Westminster Abbey was founded in AD960 as a Benedictine monastery. This was when most European Christians were Roman Catholic, but following the Reformation in the 16th century the Church of England was formed. Many traditions remain in the Abbey but services are conducted in English, and not Latin.
Westminster Abbey is the nation’s Coronation Church and also the burial and memorial place for historical figures from the last thousand years of British history.
Monday to Saturday: 9.30am – 4.30pm
Monday, Tuesday, Thursday, Friday: 9.30am-4.30pm (last admission 3.30pm)
Wednesday: 9.30am-7.00pm (last admission 6.00pm)
Saturday: 9.00am-3.00pm (last admission 1.30pm)
On Sundays the Abbey is open for worship only.
Check official website for current opening times.
90 minute verger-led tours, in English only, are available to individuals for a small additional charge. Audio tours (English version narrated by Jeremy Irons) take around an hour and available in seven other languages: German, French, Spanish, Italian, Russian, Mandarin Chinese, and Japanese. They are available at the Abbey’s Information Desk near the North Door.
Photography and filming (pictures and/or sound) of any kind is not allowed in any part of the Abbey at any time. Visitors can take pictures in the Cloisters and College Garden for personal use only. Postcards showing the interior of the Abbey are available to buy in the Abbey shop. The use of mobile phones is permitted in the Cloisters and College Garden. Keep mobile phones switched off within the Abbey church.
You can see inside Westminster Abbey for free. The Abbey never charges people who want to worship but they rely on admission fees from visitors to cover running costs. Evensong is the most beautiful of services where the Abbey choir sings. The Choristers of the Choir are educated at Westminster Abbey Choir School and are all extremely talented. Evensong is at 5pm on Mondays, Tuesdays, Thursdays, and Fridays, plus at 3pm on Saturdays and Sundays.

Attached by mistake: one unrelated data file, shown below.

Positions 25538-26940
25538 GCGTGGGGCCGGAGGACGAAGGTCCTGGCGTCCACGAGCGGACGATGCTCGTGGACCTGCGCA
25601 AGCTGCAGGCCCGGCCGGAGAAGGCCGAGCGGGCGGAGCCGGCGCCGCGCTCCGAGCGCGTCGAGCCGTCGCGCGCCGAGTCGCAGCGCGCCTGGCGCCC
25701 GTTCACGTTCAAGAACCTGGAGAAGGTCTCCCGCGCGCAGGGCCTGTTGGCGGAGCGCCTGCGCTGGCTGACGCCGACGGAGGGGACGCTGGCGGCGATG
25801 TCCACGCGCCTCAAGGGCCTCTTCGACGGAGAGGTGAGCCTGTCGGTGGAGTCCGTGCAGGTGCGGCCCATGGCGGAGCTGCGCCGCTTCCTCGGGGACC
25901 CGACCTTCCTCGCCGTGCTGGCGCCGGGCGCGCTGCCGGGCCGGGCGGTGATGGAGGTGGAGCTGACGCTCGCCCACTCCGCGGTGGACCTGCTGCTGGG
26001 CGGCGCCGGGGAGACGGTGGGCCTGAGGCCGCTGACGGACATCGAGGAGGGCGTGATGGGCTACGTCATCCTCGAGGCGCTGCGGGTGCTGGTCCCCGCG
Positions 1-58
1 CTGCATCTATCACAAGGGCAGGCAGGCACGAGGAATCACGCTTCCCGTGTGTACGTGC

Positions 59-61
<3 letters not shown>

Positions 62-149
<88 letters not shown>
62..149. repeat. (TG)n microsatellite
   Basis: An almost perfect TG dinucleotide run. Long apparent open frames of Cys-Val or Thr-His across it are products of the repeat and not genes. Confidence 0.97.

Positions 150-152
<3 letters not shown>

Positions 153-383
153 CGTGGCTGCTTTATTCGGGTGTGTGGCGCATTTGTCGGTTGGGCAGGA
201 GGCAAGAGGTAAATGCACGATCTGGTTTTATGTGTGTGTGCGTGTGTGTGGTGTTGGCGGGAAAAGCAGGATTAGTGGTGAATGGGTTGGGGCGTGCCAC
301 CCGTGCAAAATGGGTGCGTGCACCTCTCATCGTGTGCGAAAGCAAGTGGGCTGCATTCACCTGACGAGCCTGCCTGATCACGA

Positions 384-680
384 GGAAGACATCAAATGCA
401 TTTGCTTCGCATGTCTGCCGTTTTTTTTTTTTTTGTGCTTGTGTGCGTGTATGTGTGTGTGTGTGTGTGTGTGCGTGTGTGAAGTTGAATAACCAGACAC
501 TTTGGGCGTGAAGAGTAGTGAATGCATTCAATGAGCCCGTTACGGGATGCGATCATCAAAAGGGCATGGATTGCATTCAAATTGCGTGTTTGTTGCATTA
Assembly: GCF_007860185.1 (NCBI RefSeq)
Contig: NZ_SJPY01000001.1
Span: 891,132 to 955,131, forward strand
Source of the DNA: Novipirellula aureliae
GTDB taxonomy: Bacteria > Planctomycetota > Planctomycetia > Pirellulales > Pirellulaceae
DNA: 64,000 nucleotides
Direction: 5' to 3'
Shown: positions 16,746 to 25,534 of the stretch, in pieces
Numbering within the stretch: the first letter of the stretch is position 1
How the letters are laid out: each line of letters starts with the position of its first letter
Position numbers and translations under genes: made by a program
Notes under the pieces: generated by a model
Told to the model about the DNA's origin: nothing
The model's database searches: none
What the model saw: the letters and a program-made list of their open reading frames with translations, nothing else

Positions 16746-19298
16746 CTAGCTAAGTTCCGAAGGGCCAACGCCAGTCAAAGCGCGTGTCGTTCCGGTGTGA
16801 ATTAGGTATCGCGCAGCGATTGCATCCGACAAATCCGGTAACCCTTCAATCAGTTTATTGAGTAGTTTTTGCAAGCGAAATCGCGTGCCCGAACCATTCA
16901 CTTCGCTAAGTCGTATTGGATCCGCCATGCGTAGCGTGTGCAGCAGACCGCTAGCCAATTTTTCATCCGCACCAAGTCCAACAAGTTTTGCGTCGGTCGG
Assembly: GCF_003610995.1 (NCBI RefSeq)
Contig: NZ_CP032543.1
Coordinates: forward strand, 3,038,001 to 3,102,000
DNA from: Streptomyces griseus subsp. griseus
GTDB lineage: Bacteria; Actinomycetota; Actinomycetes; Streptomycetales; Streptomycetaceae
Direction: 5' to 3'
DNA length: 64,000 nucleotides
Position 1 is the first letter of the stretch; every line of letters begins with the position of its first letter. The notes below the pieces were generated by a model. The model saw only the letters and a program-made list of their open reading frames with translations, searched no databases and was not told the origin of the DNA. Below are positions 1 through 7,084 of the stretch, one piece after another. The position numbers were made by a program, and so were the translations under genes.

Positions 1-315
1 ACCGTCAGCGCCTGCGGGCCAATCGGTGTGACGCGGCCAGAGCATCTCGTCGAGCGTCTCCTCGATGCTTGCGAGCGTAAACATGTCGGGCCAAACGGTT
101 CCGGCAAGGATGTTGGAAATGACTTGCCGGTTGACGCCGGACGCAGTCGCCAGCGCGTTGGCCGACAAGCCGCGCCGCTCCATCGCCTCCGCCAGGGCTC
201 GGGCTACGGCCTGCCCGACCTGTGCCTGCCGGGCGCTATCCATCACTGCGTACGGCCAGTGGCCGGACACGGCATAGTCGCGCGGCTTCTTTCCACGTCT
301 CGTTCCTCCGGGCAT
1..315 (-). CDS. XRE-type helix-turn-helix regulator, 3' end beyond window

What To See
Top Tip: The Abbey staff are extremely knowledgeable and always willing to answer questions. I’ve learned much more from speaking to Abbey staff than from guidebooks.
Do try to see the various British royalty tombs and the Coronation Chair near the Shrine of St. Edward the Confessor, plus the additional Coronation paraphernalia in the Abbey Museum. Poet’s Corner has tombs and memorials for such well-known writers as Geoffrey Chaucer, Charles Dickens, Rudyard Kipling, Thomas Hardy, D H Lawrence, and Alfred Lord Tennyson.
The Grave of the Unknown Warrior is a fascinating story of a body brought back from France after the First World War, along with 100 barrels of French soil to bury him. The black marble slab is from Belgium and the gold lettering was made from shell cases collected on the fields in France.
The only Congressional Medal of Honor given outside of the US was presented to the Unknown Warrior on 17 October 1921 and this hangs in a frame on a pillar nearby. College Garden is thought to be oldest garden in England at nearly 1,000 years old. Pick up a leaflet at the garden entrance to learn about the planting. College Garden is open Tuesday, Wednesday and Thursday.
Family Top Tip: Children can dress as a monk and have their photo taken in the Cloisters. Go to the Abbey Museum and ask to borrow a costume!
Where to Dine Locally
Opposite the Abbey is the Methodist Central Hall. There is a cafe in the basement which is nothing fancy (plastic chairs and vinyl tablecloths) but does serve decent hot and cold food at reasonable London prices. It’s a huge dining space and I’ve always found it a haven from the hustle and bustle of Parliament Square. The Supreme Court is opposite too and has a great cafe in the basement.